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Sickening! Pope says church should apologize to gays


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this just further shows they have no regard for what the bible teaches.  quote from article.    

Church teachings that homosexuals "should not be discriminated against. They should be respected, accompanied pastorally."

https://ca.news.yahoo.com/pope-says-church-ask-forgiveness-gays-past-treatment-203628573.html

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I don't know exactly what he meant but ...

If one of us happened to insult a person in the past because of his/her sexual orientation, it would be a christian act to apologise for that.

On the other hand, we do not apologize for hating homosexuality in itself. 

...

I see he is talking about too many arms being blessed by the church in the past. Maybe he was thinking about the inquisition, when homosexuals were treated just like heretics.

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17 minutes ago, Shawnster said:

Should homosexuals be discriminated against? 

 

This is a good question, and of course the answer is no.

 

I did not read the article yet, but you don't apologize for something you're not guilty of. Obviously, he owes gays an apology because the Church mistreated them. This is still pandering on his part in my opinion because he has a history of making statements that appeal to people, and the Church has consistently lost support, hence, the "Mass Mob" nonsense meant to raise money to keep Churches open.

 

But the point remains, he's apologizing for something they're obviously guilty of.


Edited by Bob
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Hmmm, I don't see what's so offending in those Pope's statements. Actually I think that what he says is quite reasonable. He's not condoning homosexuality nor apologizing for rejecting it. Rather he's apologizing for the way the Catholic church has tortured, murdered and mistreated homosexuals for centuries. An apology seems quite in order. 

 

On the other hand, the Church's official position on homosexuality is quite similar to ours:

Quote

The Church teaches that homosexual tendencies are not sinful but homosexual acts are, and that homosexuals should try to be chaste.

 

That's what we believe too, don't we? We reject homosexual acts, but we don't reject people with homosexual feelings. Rather, we "accompany them pastorally" by teaching them about Jehovah. There are brothers in our congregations who struggle with homosexual feelings, and we love them and give them all the encouragement  we can to help them keep chaste. That's the same the Pope says.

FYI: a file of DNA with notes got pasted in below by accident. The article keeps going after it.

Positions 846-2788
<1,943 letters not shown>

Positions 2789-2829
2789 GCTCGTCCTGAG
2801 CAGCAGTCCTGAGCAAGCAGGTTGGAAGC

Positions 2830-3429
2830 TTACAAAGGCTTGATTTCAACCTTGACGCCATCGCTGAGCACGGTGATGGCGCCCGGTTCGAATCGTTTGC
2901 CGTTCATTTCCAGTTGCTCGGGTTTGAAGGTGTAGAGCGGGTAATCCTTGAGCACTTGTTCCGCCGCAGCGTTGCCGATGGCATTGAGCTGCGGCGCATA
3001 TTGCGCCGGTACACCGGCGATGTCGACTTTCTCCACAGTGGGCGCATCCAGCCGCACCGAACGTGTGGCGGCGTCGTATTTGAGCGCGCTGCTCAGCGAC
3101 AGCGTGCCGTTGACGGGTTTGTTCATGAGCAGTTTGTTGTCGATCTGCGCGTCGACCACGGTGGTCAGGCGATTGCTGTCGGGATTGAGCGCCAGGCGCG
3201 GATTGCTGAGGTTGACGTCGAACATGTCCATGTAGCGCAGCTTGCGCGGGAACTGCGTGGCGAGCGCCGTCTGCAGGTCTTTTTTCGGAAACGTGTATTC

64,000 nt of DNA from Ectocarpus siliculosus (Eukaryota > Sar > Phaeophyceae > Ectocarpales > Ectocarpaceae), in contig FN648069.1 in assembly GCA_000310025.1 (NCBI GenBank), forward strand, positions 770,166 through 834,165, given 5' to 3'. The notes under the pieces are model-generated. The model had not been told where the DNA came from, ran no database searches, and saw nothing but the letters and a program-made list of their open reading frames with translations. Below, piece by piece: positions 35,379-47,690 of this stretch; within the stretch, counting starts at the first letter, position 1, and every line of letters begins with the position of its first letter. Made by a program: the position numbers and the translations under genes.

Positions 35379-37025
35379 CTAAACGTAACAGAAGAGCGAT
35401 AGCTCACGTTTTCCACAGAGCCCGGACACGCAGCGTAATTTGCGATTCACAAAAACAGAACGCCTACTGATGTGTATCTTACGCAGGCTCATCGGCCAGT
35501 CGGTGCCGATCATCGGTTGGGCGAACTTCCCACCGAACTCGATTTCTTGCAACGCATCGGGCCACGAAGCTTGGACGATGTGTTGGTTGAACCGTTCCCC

Of course, in practice the Church is absolutely indulgent with all kinds of sexual immorality, while we are not. 

 

Jehovah's Witnesses don't hate nor despise homosexuals. We don't discriminate them, insult them and much less mistreat them in any way. Jehovah has taught us to show kindness and respect to all kinds of people. Who knows how many of them will get to love the Truth and cleanse their lives.  

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4 hours ago, carlos said:

 

Jehovah's Witnesses don't hate nor despise homosexuals. We don't discriminate them, insult them and much less mistreat them in any way. Jehovah has taught us to show kindness and respect to all kinds of people. Who knows how many of them will get to love the Truth and cleanse their lives.  

Unfortunately, the world's definition of discrimination and ours are two different things. According to their definition, if we don't accept their lifestyle and all that goes with it, by denying them their equal rights under the law, then we're discriminating against them. Our definition is one of tolerance and love, but without participating in or condoning their lifestyle and practices.

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I think by making such a profound and public statement they are creating the illusion that they are supporting their acts as well (although in reality as Carlos pointed out they do anyway). It is falling only minutely short of blessing them.

 

After Sundays WT I think we have to be verrrry careful how we verbalise support for lifestyles that do not have Jehovah's backing. I think everyone is going to be pushed, by peer pressure via media or social groups, to take sides on this issue ... our stand will always be against the sin not the sinner, but it's going to be skill on the part of individuals on how we convey that, especially if we are challenged at the doors or in a group setting.

 

Use the tools Jehovah is giving us - ie: Latest magazine, that gently explains our stand without being what's the word Brother Losch said ? Gentlemen and Gentlewomen, not using intense words - as these can be easily misconstrued.

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3 hours ago, minister159 said:

Unfortunately, the world's definition of discrimination and ours are two different things. According to their definition, if we don't accept their lifestyle and all that goes with it, by denying them their equal rights under the law, then we're discriminating against them. Our definition is one of tolerance and love, but without participating in or condoning their lifestyle and practices.

I meant "discriminate" from a legal viewpoint. We don't ban them from our meetings, we offer them Bible studies as to anyone else. At work we don't deny them service and don't treat them differently than we treat any other person. We do not deny them equal rights nor take any stand in favor or against any laws affecting gay rights. In few words, in daily life we don't care what their sexual preferences are. Or at least we shouldn't, although from time to time we unfortunately meet some brothers who have hostile attitudes inherited from Christendom rather than from Jesus' teachings.

 

We don't approve their lifestyle, that's evident, but we don't approve people living together without being married, and we don't approve people smoking or practising abortions either, and yet we don't treat those people differently in our daily life.